Taken from "movieclips" on youtube
It is fast approaching 4 months since Tokyo. The athletes are long since home, medals are probably secured in cabinets and all the dust thrown into the air at the time has most definitely settled. It is now possible to look back with some real perspective at the big stories from Tokyo.
I am of course referring to the Viktoria Komova sportsmanship scandal that set the many gymnastics blogs and forums the world over alight with strong, conflicting opinions. Some time ago now I wrote an article called “Back to reality” in an attempt to shed some light on the validity of our perceptions of who gymnasts really are, which is inextricably linked with the opinions of commentators and the perceived opinions of entire federations. However, I feel it only scratched the surface in terms of sportsmanship issues, and, inspired by a recent comment and excellent examples from “Thisyearsgirl”, I thought I would attempt a more in depth look at reactions to disappointment from our much loved sport, past and present.
For those that don’t know (although I highly doubt that anyone ending up at this page wouldn’t), this issue was sparked by events at the world 2011 All Around competition. This meet was the much anticipated showdown between American powerhouse Jordyn Wieber and Russian wonderchild Viktoria Komova. This was to be a classic USA vs Russia situation: a super powerful but perhaps grace lacking American up against a super delicate executionist with some great bars.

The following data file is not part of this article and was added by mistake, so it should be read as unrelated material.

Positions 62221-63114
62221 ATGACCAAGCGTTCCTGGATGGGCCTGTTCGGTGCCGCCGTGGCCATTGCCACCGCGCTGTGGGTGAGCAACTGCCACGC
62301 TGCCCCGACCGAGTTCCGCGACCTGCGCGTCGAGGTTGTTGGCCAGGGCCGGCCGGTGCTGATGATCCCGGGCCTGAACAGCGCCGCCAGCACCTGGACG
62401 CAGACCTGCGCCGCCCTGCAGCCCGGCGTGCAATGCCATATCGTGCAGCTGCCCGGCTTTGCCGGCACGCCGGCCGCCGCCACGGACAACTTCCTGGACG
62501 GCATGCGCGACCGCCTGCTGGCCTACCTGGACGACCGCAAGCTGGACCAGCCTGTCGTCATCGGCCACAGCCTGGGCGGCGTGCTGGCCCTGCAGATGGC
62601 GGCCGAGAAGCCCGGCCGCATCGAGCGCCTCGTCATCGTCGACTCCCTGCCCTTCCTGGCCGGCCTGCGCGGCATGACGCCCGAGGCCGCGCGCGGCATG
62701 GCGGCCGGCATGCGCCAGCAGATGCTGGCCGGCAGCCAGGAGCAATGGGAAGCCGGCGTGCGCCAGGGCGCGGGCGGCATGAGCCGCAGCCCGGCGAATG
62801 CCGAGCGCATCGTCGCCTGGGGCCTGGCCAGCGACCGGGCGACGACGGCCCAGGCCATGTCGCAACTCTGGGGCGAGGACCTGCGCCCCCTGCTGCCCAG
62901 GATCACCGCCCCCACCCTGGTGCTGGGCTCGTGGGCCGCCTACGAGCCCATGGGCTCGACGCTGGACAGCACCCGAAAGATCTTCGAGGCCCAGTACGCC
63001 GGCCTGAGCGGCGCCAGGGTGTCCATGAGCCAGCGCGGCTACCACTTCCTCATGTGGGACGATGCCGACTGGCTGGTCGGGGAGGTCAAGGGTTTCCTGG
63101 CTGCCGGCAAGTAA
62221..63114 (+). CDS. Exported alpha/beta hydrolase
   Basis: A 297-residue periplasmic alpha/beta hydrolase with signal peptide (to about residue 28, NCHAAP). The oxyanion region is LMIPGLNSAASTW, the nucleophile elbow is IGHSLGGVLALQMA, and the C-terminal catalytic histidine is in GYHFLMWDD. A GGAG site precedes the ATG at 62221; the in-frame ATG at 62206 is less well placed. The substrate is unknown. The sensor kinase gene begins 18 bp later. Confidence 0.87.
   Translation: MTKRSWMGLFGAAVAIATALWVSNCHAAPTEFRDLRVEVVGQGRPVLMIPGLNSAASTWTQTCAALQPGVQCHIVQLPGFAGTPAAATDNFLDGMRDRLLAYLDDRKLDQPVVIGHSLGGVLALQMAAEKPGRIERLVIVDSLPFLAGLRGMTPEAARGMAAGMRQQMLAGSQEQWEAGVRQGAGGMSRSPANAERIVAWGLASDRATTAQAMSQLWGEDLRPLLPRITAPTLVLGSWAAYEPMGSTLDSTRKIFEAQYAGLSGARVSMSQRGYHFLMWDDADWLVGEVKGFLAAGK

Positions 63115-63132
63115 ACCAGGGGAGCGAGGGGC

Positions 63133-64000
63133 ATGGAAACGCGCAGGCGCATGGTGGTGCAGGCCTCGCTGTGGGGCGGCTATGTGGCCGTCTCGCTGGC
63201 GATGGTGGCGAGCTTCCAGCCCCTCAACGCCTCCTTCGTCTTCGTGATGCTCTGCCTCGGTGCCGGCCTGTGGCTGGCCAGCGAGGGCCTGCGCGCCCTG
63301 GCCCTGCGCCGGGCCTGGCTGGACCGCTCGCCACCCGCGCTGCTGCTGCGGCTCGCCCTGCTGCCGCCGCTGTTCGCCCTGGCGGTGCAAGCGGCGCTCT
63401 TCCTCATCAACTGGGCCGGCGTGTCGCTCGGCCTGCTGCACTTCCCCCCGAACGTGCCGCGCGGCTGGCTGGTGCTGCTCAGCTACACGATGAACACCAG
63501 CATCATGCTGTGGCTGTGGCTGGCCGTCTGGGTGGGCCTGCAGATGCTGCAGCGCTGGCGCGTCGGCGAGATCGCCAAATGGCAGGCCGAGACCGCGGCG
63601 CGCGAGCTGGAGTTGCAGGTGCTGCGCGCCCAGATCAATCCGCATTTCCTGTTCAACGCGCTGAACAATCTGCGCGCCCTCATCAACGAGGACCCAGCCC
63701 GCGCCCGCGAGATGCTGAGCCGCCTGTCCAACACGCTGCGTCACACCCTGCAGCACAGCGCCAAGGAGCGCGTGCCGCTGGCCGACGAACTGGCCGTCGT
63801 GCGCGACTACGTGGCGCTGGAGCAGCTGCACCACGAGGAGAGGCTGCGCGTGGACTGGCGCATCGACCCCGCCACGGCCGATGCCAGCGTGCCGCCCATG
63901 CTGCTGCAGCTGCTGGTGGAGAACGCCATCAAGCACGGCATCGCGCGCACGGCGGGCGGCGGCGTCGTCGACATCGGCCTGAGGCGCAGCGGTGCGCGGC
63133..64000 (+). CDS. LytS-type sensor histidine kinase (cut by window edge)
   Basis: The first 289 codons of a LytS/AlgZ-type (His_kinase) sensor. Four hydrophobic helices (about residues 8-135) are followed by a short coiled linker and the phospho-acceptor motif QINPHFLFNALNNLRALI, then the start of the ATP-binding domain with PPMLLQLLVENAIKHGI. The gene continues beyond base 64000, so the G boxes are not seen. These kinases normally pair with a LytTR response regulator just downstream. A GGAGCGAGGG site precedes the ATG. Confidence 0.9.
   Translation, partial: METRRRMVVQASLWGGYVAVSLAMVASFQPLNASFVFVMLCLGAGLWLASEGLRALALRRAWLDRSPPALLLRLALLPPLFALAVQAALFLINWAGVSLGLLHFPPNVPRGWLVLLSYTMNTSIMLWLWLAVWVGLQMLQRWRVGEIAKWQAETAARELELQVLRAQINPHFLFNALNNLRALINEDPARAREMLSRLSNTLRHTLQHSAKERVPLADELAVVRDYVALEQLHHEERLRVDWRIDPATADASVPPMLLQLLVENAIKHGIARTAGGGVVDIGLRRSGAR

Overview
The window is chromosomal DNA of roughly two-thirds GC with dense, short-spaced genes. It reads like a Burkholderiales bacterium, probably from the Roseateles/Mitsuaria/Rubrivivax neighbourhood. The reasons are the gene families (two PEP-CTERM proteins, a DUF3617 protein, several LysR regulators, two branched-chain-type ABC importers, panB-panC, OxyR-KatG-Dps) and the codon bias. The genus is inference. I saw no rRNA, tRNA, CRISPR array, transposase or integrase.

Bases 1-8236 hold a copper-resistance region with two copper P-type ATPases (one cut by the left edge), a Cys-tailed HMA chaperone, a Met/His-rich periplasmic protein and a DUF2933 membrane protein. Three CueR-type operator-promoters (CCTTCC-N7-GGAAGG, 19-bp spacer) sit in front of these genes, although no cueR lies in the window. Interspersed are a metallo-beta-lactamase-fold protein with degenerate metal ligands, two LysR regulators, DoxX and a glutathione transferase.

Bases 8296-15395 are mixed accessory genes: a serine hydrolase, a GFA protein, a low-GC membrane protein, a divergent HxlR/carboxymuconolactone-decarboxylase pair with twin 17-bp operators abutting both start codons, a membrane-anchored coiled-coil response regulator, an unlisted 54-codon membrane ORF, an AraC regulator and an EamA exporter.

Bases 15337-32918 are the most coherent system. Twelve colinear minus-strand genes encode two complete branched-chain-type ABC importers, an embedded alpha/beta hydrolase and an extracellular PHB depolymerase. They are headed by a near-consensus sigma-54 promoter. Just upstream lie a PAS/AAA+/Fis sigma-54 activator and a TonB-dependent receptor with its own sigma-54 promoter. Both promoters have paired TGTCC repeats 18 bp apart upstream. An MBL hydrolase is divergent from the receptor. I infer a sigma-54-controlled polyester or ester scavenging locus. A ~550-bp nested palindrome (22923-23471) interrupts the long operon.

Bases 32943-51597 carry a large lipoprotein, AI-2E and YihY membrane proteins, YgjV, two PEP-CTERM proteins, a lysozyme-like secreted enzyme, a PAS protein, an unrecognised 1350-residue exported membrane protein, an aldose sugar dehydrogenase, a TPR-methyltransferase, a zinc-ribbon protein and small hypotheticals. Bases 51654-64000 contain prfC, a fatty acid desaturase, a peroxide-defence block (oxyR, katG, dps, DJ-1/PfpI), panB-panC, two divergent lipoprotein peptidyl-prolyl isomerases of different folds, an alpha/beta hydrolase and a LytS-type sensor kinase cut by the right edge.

Who was going to take it was really anybody’s guess before the competition, but Komova had been the favourite for this title among many circles since videos of her beam and bars work at junior meets began surfacing several years ago. She stamped herself as the frontrunner most notably, however, when she took a truckload of gold medals at the 2010 Youth Olympic games (including one on the vault, where she was already rocking the holy grail of AA vaulting - the ever more essential Amanar).
But 2011 was not a good year for Komova. A series of ankle issues and a growth spurt meant less training for the Russian hopeful and caused her to downgrade some of her elements by the time Tokyo rolled around (including the Amanar and her Patterson beam dismount). Althought she qualified in first for the AA, a stronger vault and beam from Wieber and fewer floor mistakes edged her into first place to take the gold despite a disappointing bars outing.